Coruscant Nights II: Street of Shadows
Deep in the bowels of Coruscant, Jedi Jax Pavan ekes out a living as a private investigator, a go-to, can-do guy for the downtrodden. Now a mysterious Zeltron knockout named Deejah approaches Jax with a case that needs to be cracked: to find out who killed her artist lover, Volette, brutally murdered hours after his triumphant unveiling of a dazzling new light sculpture with obvious links to lightsaber pyrotechnics.
Finding Volette’s killer won’t be easy—too many secrets, too many suspects, and all kinds of motives. But with the droid I-5YQ’s help, and ex-reporter Den Dhur’s excellent snooping skills, the investigation is soon operating like a well-oiled machine.
Unfortunately, there’s a far more efficient machine hunting Jax. It’s a deadly game of cat-and-mouse as the clock starts ticking toward the final explosive showdown…to see who strikes first and who will die first.
Adrick: I very much enjoyed Jedi Twilight, the first volume in Michael Reaves’s Coruscant Nights trilogy, but I was somewhat disappointed that the book never quite hit the noir theme the cover and blurb seemed to promise.
Street of Shadows does a better job capturing the feel of a cheesy detective novel in true Star Wars style. There’s a classic murder mystery afoot in Street of Shadows, revolving around the death of a Caamasi artist—here Reaves ties his story to the destruction of Caamas, an event from this time period that was central to the plot of Timothy Zahn’s Hand of Thrawn novels. This is the kind of continuity linking that I really enjoy. There are also several quotable hardboiled detective style lines in a scene set in a Neimoidian bar. Jax Pavan still isn’t quite the tough, dark investigator one would expect in this genre—he even seems to be taking the whole Jedi Purge pretty well, in fact—but the overall tone is much closer to noir than the previous book. I hope the trend continues in the final installment.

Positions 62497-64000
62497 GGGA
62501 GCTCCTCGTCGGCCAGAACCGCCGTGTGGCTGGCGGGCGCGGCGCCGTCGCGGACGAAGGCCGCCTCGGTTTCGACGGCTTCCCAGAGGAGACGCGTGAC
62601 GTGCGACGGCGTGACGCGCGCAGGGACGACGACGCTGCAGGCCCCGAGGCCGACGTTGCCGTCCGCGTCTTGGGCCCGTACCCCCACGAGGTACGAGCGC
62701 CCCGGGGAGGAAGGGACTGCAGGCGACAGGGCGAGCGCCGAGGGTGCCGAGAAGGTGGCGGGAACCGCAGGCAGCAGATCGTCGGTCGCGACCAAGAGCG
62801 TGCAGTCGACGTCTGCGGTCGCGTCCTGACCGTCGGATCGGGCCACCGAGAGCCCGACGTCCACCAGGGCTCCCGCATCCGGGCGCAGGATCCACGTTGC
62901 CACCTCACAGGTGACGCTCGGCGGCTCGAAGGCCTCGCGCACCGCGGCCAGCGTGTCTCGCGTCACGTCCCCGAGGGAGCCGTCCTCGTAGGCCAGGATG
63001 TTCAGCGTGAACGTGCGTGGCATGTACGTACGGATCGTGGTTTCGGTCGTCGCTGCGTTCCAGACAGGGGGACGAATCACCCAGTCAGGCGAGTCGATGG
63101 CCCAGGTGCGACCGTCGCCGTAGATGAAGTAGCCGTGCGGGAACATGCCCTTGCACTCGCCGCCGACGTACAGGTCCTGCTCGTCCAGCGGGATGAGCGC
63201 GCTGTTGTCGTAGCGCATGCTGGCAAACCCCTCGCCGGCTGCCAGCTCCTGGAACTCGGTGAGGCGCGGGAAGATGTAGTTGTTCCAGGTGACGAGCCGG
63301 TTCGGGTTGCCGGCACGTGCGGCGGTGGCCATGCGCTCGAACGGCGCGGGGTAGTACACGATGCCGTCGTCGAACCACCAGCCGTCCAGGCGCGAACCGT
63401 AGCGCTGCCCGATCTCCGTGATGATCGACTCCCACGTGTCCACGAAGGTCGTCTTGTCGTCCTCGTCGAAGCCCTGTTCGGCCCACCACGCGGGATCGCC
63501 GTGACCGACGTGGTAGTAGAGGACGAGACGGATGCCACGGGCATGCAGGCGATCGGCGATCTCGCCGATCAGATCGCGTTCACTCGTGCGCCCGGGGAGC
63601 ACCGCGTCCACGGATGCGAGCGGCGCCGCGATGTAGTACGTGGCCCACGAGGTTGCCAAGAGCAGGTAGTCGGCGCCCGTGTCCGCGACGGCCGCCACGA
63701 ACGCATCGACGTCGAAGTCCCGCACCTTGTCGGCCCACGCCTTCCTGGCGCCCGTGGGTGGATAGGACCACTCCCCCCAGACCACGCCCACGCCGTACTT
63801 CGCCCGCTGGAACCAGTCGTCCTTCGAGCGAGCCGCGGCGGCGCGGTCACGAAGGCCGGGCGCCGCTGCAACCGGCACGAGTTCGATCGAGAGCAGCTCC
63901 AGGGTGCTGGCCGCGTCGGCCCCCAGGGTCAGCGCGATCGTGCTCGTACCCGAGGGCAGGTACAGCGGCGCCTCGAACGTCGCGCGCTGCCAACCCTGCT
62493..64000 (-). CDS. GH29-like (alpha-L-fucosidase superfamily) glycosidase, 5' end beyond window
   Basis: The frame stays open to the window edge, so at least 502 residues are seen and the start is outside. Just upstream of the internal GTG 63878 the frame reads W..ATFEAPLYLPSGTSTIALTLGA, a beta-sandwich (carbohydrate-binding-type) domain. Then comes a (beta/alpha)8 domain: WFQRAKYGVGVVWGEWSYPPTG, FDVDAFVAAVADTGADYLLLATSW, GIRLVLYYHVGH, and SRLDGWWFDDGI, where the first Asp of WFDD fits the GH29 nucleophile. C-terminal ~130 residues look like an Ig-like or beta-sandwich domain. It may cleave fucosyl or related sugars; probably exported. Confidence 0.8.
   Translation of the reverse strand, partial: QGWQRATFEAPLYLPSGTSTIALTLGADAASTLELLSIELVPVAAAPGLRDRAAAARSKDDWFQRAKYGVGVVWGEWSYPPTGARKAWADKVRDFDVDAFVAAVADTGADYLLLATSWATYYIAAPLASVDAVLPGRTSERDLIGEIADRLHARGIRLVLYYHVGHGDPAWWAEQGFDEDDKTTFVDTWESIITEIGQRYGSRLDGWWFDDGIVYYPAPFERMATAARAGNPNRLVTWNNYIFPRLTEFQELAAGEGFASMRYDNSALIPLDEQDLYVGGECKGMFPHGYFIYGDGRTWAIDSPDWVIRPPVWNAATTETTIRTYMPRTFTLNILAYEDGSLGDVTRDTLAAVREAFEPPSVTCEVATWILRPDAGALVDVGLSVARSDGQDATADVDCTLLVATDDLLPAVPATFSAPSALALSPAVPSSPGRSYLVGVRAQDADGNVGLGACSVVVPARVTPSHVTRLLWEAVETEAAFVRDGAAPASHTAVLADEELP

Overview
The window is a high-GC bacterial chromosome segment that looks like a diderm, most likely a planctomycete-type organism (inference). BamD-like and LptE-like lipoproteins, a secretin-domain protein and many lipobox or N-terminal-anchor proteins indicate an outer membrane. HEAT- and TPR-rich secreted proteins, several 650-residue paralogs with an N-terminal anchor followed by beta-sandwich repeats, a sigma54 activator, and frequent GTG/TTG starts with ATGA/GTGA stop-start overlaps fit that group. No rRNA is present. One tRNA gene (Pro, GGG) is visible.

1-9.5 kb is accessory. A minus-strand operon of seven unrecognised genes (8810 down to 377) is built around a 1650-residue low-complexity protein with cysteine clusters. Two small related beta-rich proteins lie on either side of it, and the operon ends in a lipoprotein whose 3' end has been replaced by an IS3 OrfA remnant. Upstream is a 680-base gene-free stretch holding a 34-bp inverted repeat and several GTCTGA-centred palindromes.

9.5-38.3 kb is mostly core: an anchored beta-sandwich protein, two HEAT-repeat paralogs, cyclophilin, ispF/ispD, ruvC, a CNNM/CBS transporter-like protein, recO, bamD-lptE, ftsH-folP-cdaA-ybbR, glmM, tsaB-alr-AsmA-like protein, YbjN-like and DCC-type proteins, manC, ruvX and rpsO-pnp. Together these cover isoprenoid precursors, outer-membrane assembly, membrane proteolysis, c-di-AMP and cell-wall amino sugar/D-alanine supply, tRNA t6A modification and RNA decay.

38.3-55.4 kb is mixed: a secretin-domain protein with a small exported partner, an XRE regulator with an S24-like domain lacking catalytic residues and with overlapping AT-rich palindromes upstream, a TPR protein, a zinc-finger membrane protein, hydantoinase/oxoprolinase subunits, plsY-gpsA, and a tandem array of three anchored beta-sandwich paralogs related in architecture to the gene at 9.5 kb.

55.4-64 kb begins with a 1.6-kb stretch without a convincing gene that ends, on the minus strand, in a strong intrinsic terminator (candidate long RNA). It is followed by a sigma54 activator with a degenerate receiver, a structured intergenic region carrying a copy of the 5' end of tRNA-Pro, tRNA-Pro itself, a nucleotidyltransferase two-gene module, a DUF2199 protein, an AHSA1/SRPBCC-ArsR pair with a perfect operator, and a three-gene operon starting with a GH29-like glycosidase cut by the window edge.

As in the first book, Reaves has some interesting characters to work with. In addition to the core cast from Jedi Twilight, Reaves has brought back some other reoccurring characters from the prequel era: Captain Typho and Aurra Sing. Typho had always been a disappointing character to me (let’s face it: he’s just a poor substitute for Panaka), but his single-minded but clever portrayal here has really redeemed the character in my eyes. Aurra Sing, in her first major novel appearance chronologically, is also nicely handled.
A completely new character is Dejah Duare, the wealthy Zeltron bombshell who hires Jax and company to investigate the death of the Caamasi artist Volette. Duare also complicates the relationship between Jax and the Twi’lek Paladin Laranth, bringing some hidden feelings to the surface. Of course, Zeltrons were a staple of the later Marvel Star Wars comic books, and I always enjoy a good Marvel reference. (Reaves even throws a Velmorian sword for good measure!)
What keeps me from rating this book as highly as I did the previous Coruscant Nights novel is the extremely spotty continuity within the book. The events of Shadow Hunter and the MedStar Clone Wars novels, are frequently confused. It isn’t clear whether or not Jax knows that Anakin Skywalker has turned to the dark side, and he is also apparently unaware that Obi-Wan Kenobi defeated a Zabrak Sith on Naboo. The gang’s motives for investigating the murder also change without much explanation as the plot unfolds. I have heard that Michael Reaves was quite ill while he was writing the series, so it’s understandable that some mistakes made it into the final print. But honestly, these errors start to make the whole story less coherent. It’s hard to follow a mystery story if the characters don’t consistently know a key piece of information. It’s also odd that the Coruscant Nights books seem to have such similar plots to Jude Watson’s Last of the Jedi. That series also had a book featuring Typho encountering a Jedi survivor. You would think that would be similar enough to warrant some kind of cross-reference.
Editorial gaffes aside—however big they may be—this was a very entertaining book and I’m looking forward to seeing the tale of Jax and his friends conclude in Patterns of Force.